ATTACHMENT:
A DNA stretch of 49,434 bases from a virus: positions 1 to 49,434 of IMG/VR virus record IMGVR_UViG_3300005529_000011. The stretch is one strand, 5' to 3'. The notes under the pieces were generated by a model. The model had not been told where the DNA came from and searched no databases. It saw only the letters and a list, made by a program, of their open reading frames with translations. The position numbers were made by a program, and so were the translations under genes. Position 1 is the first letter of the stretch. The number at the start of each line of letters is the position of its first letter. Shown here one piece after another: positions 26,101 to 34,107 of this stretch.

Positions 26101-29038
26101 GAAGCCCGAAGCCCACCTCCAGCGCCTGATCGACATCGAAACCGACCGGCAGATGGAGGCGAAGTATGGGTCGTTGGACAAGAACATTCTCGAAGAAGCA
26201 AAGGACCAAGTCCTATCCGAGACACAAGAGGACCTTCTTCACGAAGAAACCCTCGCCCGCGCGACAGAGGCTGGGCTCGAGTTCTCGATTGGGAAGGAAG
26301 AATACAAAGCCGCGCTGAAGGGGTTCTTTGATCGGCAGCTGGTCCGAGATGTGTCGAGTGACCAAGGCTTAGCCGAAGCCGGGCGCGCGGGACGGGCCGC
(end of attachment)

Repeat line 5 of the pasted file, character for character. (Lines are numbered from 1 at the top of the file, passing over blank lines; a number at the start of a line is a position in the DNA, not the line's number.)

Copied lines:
26301 AATACAAAGCCGCGCTGAAGGGGTTCTTTGATCGGCAGCTGGTCCGAGATGTGTCGAGTGACCAAGGCTTAGCCGAAGCCGGGCGCGCGGGACGGGCCGC